Increased Hours of Paid Work?
Gindin dismisses the evidence that working-class income trended upward as a share of net output between 1970 and 2007, as well as the evidence that the rise in the income of working-class households was nontrivial. He claims that these trends were ‘primarily due’ to increased participation of women in the workforce; ‘the increase in household income … was based not so much on higher pay as on increased hours of paid work.’ In other words, employee compensation per hour worked grew much more slowly than compensation per household; the faster growth of the latter was primarily due to household members working more hours rather than to an increase in compensation per hour worked.
This is simply not the case. As Figure 4 shows, hours worked per household actually declined. This means that none of the growth in employee compensation per household was due to increased hours of work. All of it—indeed, more than all of it—was due to the rise in compensation per hour worked, which grew more, not less, rapidly than compensation per household. If we consider only the period from 1980 to 2007, hours worked per household were basically unchanged, which implies that compensation per household and compensation per hour increased at basically the same rate.
Figure 4. Employee-Compensation and Hours Worked, US Households
(percentage change since 1970)
The Decline in the Saving Rate
Gindin originally argued that workers managed to keep their standard of living from stagnating under neoliberalism by becoming ‘dependent on credit,’ especially by ‘depend[ing] heavily on their homes as collateral for borrowings.’ As he now acknowledges, my initial response showed that these statements are inconsistent with the evidence, at least prior to the home-price bubble that began in the late 1990s. However, he still denies that the rise in working-class income––employee compensation and net government social benefits––accounts for the fact that consumption spending by working people did not stagnate. The real explanation, Gindin contends, is that they increasingly depleted their savings: ‘the personal savings rate fell from over 11% in the early 80s to 3% in 2007.’
The main problem with this claim is that the rise in working-class income does account for the rise in working-class consumption. Between 1970 and 2007, working-class income trended upward slightly as a share of net domestic product (see Figure 4). This means that working people, inclusive of the poor, were able to buy a bigger share of the product––without falling deeper into debt and without depleting their savings.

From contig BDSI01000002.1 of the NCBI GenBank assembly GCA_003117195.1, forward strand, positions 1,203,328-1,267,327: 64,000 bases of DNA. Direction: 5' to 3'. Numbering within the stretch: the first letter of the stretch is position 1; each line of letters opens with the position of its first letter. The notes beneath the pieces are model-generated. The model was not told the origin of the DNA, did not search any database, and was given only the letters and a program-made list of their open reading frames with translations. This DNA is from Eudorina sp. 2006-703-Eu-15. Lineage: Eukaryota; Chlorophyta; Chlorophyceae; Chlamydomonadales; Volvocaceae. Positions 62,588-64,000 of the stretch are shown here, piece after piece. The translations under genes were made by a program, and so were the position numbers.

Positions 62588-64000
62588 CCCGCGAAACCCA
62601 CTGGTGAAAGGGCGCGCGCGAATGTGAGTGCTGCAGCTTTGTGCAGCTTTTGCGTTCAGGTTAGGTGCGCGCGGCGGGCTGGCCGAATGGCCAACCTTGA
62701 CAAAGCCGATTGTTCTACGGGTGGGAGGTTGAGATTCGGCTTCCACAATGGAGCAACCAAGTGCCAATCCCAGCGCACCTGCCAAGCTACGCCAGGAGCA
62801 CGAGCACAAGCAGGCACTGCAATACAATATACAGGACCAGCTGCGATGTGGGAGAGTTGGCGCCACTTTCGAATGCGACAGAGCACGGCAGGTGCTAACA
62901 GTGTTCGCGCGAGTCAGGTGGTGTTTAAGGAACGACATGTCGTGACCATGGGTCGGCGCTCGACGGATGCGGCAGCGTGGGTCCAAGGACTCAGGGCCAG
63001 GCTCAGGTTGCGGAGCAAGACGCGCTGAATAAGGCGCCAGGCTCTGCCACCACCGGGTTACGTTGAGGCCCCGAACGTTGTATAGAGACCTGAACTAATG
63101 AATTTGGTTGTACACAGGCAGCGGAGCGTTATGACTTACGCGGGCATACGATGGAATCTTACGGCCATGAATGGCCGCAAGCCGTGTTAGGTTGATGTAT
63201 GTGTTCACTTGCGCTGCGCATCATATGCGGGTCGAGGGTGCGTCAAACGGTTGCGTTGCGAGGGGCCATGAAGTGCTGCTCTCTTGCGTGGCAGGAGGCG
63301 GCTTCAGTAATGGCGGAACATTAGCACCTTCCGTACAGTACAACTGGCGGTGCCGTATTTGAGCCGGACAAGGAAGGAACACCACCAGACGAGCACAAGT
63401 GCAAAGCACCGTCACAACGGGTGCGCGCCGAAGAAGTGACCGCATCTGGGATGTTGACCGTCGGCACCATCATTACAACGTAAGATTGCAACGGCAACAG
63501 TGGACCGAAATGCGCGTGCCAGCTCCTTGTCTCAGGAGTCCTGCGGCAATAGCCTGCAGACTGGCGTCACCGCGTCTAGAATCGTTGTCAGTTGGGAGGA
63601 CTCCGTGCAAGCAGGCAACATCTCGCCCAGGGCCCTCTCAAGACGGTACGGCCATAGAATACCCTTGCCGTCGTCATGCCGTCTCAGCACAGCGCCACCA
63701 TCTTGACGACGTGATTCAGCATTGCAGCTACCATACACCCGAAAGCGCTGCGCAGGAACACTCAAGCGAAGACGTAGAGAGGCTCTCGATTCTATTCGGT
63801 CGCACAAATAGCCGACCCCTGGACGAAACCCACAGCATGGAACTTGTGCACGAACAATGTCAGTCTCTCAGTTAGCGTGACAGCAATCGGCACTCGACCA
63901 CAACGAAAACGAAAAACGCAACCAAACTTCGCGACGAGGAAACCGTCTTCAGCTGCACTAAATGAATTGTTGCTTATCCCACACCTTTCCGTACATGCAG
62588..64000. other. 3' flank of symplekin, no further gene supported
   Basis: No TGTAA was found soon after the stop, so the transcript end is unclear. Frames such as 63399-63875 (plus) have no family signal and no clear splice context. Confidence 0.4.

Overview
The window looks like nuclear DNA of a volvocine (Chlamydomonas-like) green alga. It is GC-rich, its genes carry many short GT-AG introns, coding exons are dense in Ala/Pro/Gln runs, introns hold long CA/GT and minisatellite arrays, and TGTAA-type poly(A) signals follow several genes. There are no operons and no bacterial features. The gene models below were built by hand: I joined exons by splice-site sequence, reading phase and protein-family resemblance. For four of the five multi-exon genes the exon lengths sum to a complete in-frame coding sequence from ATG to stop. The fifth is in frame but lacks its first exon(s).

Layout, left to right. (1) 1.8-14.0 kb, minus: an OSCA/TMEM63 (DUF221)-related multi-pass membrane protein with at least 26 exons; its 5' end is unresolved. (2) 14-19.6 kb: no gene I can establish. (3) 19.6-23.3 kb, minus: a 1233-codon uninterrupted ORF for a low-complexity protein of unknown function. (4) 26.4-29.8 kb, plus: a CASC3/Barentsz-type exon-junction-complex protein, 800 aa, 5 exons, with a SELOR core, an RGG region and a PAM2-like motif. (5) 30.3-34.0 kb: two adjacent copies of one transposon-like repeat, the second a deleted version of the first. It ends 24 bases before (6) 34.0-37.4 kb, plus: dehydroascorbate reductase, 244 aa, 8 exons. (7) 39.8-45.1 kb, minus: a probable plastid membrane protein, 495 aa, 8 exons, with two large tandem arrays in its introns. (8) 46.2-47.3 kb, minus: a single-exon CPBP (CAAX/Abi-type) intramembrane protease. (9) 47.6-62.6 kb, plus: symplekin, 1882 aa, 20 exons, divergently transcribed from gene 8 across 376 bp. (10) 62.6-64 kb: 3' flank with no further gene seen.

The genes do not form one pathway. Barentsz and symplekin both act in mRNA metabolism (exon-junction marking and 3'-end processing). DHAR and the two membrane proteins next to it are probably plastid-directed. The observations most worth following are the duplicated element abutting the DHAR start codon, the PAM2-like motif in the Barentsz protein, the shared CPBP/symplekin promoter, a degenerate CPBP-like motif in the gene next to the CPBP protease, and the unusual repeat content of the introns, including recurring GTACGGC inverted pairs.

A secondary problem is that the decline in the saving rate is quite misleading because it fails to count increases in people’s wealth––the value of their homes, retirement portfolios, etc.––as additional income or saving. Thus, the saving rate that Gindin cites will fall if someone puts $1000 less of her current income into savings and CD accounts this year than she put in last year, even though her retirement portfolio increased by $2000 as a result of capital gains. Yet when increases in net worth are included as income, the fall in the US saving rate disappears, as Figure 5 shows. There was no discernible upward trend in consumption spending, and thus no discernible downward trend in saving, as a percentage of income inclusive of increases in net worth. Consumption spending as a share of this broadly-defined income was, on average, slightly higher between 1981 and 2007 than it had been between 1947 and 1980, but slightly lower once we omit the years 2000–2002. (That was when the dot-com bubble burst. Net worth fell by more than $4 trillion, which caused broadly-defined income to fall to 59% of its 1999 level.)
Figure 5. Personal Consumption Spending, US
(as percentage of after-tax income plus change in net worth)
Differentiation Within the Working Class
Gindin tells us that unionisation rates fell and that ‘concessions were rampant in working conditions as well as wages.’ This is correct, but it is also irrelevant insofar as the well-being of the working-class as a whole is concerned. As I noted in my initial response, ‘some parts of the working class suffered from ‘wage repression,’’ but the notion that this was true ‘of the class as a whole’ is just a pernicious myth. Only a relatively small minority of workers were unionised three decades ago and then ‘unionization rates fell,’ so giveback union contracts had little direct impact on the working class as a whole. And any indirect impact they may have had was too small to offset the effect of factors pushing in the other direction. The evidence I put forward, which Gindin does not challenge, indicates clearly that working people’s wages and other income grew substantially.